This Is Checking Out Okay

, , | Right | February 8, 2018

(I work as the guest services manager at a hotel. Early one morning, around 9:00 am, a local resident comes in looking for a room. She pays cash and leaves a deposit, and since we have a vacant room already cleaned, I agree to check her in. Around 2:30 pm, the customer comes back to the front desk.)

Me: “Hi! Is everything okay?”

Customer: “Oh, yes. There’s just been a change of plans. I won’t be needing this room tonight, after all, so I’ll be checking out now.”

(At this point, I prepare for a fight, because housekeeping has just finished for the day. I won’t be able to refund her room charge if the room has been used in any way, because I can’t rent it out until it has been properly cleaned.)

Me: “I’m sorry to hear that. I will have to go check the room, though, before I can—”

Customer: “Oh, yeah, no problem! I just took a shower, had a nap, nothing crazy in there. No damage, I promise.”

Me: “Yes, well, unfortunately, housekeeping is finished for the day, and since the room has been used, I won’t be able to refund your money today. You see—”

Customer: “Oh, I know.”

Me: *pause* “What?”

Customer: “I said, ‘I know.’ I don’t want my money back; I just wanted to pick up my deposit.”

Me: “Oh! Well, in that case, you’re all set to go.”

Customer: “Oh, good. I was starting to think something was wrong.”

Me: “My gosh, no. It’s just that normally when this happens, people expect to get their money back, and they fight with us.”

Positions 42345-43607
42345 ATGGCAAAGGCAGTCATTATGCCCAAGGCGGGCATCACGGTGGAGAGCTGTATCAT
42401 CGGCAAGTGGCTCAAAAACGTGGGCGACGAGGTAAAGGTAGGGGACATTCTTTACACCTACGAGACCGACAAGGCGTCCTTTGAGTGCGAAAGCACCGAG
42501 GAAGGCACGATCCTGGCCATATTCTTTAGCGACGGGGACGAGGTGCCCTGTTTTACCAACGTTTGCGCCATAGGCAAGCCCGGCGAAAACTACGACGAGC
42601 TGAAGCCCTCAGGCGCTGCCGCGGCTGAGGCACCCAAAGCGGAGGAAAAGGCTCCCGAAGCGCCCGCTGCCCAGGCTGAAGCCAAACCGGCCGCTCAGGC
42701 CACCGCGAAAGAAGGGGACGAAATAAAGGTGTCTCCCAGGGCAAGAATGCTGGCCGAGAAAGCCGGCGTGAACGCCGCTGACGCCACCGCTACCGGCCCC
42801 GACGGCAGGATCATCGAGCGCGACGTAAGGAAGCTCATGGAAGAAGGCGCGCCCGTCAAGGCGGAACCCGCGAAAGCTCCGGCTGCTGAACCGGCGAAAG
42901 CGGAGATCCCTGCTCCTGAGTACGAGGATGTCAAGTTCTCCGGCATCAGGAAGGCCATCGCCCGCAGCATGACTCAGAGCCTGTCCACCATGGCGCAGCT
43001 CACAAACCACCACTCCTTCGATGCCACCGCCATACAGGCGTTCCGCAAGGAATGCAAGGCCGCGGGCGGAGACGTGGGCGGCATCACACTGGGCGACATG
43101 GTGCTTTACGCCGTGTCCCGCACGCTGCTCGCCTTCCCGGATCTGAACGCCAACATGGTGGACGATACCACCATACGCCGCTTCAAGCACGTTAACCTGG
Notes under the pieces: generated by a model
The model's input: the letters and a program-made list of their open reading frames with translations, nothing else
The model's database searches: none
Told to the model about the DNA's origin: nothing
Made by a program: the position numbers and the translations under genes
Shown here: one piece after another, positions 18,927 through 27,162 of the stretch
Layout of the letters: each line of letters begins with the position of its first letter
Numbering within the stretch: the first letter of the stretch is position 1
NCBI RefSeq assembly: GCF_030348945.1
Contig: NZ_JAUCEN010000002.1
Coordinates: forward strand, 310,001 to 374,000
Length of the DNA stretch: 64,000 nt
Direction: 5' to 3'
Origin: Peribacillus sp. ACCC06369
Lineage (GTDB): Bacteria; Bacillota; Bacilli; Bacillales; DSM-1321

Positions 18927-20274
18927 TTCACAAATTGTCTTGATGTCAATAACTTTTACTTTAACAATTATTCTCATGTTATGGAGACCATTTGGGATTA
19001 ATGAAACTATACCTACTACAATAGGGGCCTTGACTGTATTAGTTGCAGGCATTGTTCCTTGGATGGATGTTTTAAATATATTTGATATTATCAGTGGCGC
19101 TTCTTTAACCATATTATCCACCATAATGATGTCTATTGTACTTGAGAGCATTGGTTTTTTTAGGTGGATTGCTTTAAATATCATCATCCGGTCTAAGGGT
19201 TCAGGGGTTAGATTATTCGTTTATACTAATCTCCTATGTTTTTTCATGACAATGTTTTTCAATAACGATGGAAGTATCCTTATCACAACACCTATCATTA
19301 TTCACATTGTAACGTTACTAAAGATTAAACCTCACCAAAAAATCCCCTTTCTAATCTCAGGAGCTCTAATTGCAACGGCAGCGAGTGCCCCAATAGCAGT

Customer: “Really?”

Me: “Oh, yes. You have no idea. I’ve had people check in at 3:00 pm, and at 11:00 pm, they want to leave and be refunded or have the charge removed from their credit card. People get really aggressive about it, too; last month we had to call the police on a woman because she was trying to get in the office to assault my front desk clerk. She destroyed part of my lobby!”

Customer: “Really? That’s unbelievable. You would think people would understand the concept of paying for what they use or consume. Some people just never grow up.”

Me: “Well, here’s your deposit back, and thank you again for not pitching a fit.”

Customers: “No worries. Thanks a lot!”

(Best customer I’ve had in weeks.)

Locked Himself Out Of His Own Understanding

, , , , , | Right | February 7, 2018

(I work in a large complex. Two buildings are the hotel, where we sell rooms per night, but three buildings are for monthly rental, like apartments. In both cases, people check in at the hotel’s front desk. One day, an older man comes in wanting to visit a room to rent for the month. I make him a magnetic swipe key for one of the rooms so that he may go visit it. A good ten minutes later, he comes back, looking rather flustered.)

Guest: “There is no lock to put the key in!”

Me:  “What do you mean, there is no lock?”

Guest: “Just that: there is no lock in the door! There is one on the building door, which I swiped, and it worked, but on the room door there is nothing in the door to swipe the key.”

(I recall that our maintenance staff have been having issues with the locks lately, are waiting for new ones to be delivered, and have been taking locks from currently unavailable rooms and putting them on available ones so that those rooms may still be sold. I think perhaps they have taken the lock from this particular room and forgotten to alert the front desk. I apologize to the man and offer to let him visit another room, in the same building.)

Guest: “Well, is it going to work this time, or am I only going there for nothing again?”

Me: *thinking there is no way maintenance could have forgotten twice to block a room* “There should be no problem.”

(I make him a key and let him go, but he returns in less than two minutes and starts yelling at me.)